• rohan kubasad

    b schools teach analysis…..but analysis hardly matters in life unless there is an urge, strive, drive desire and ability to achieve the analysed substance which no b school can teach which is attitude…..which cums from within…………………….

  • Superb Devdutt. so brilliantly expressed.

  • rajesh gawade

    Very very very Good Article sir.
    Very true in real life.

  • Pradeep Mathur

    It leaves us pondering on natural & acquired talent & skill sets.
    Best fit would be a perfect match of natural talent & job description.
    The question is how & when this assessment should be done?
    Is it prime responsibility of the individual & organisation should be adaptive for it or vise a versa?

    I guess there could be no perfect solution . ..it depends on the context & situation

  • Anjan

    As a “non-jati” I like it.

  • Giriraj Bhatia

    Great article sir!!

    • Prabal

      Awesome actually..

  • Rahul

    Very true…Its probably a problem of managers and HR not able to make a skill assessment of new hires easily without a big banner in the CV…some suggestions on how to improve this aspect might be helpful…..

  • AJAY SHAH

    sir great article…sir which books in the vedas the very source of knowledge should one read….plz advice or make avaiable on ur store…

  • Rohit Patil

    sir is an very awesome & true idea about the organisation behaviour.
    but its very unfortunate, that managers selected only on objective scale not on both objective & subjective scale.
    Thank you

  • Very Enlightening. Very good article.

  • optyagi

    when you are dealing with human beings, you just cannot apply the knowledge acquired in the business schools. An indepth analysis of the organisation and the workers is a must. We must study the acceptability of any new idea before implementation. It is a human nature to resist any change.

  • A L MOHAN

    the difference between varna and jati are excellently explained.every individual manager needs to remember this fact while dealing with his workforce for attaining harmonious functioning of the organization.

  • Good Article Devduttji. There are two important aspects involved in considering the human resources. Firstly,there exist natural intelligence (varna) and polished intelligence (jati). DIAMONDS may exist anywhere. We can’t ignore. It is the Organization to identify and polish.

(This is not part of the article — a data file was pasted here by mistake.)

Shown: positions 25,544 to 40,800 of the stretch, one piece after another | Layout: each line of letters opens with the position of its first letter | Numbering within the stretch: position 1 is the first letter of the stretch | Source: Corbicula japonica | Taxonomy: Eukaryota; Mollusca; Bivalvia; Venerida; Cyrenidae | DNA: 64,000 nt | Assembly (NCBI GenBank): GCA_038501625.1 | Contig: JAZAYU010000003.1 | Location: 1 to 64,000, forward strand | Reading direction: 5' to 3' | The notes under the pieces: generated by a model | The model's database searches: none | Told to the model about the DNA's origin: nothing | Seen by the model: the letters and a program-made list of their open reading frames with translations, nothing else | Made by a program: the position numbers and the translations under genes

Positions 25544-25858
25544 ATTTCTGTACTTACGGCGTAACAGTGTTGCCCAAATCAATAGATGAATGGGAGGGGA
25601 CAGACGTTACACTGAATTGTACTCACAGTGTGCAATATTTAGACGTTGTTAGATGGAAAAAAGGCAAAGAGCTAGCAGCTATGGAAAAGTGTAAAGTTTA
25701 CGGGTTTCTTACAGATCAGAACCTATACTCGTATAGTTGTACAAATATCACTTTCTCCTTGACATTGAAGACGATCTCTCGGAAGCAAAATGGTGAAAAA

Secondly, one should not support caste system whether such caste BELONGS TO HIM OR NOT. Also not to object the persons who express their views/ask for rights !!!

    Great article.

  • S V Ramanan

    As usual Devdutt has very aptly captured the crux !!
    If organizations focus on “Varna” and get away from “Jati” fixation they will address the talent problem which is limiting growth of many medium sized “unfancied” organizations.

  • Gajanan Bochare

    Wonderful article, keep up the good work sir!

  • Alok Mohapatra

    Great article, I have one query Devdutt, is that where the concept of swadharma comes from?

  • Garvi patel

    Lord Krishna beautifully explained nature of all varnas in Chapter 18 of Bhagavadgita 41-45

    Brahaman-kshatriya-vishan
    shoodraanam cha Parantap.

    karmaani praviibhaktaani
    svabhaavprabhavairgunaih (41)

    and then describes the thinking and life style and duty of each varna in shloka 42-44 and in # 45 suggest us as
    Sve sve karmanyabhratah
    sansiddhin labhate narah
    svakramaniratah siddhin
    yathaa vindati tatchhrunu
    in short he is asking us to work with our natural efficiency.

  • Raghav

    Varna could be disposition whereas Jati relates to birth.
    Similarly, in an organisation, if an employee joined as a fresher and has the disposition to become a manager, is that enough to provide him with that opportunity?

    In purusha sukta, in addition to description of the varnas, there is a mention about the Moon, Sun and Heaven. What is the meaning of this? – “Moon was born from his mind, the Sun from his eyes, the Heavens from his skull”

  • Vamshi

    Could you write on “Satisaha gamanam”. I couldn’t convince my self Madri entered fire for Husband Pandu.

    Thanks
    Vamshi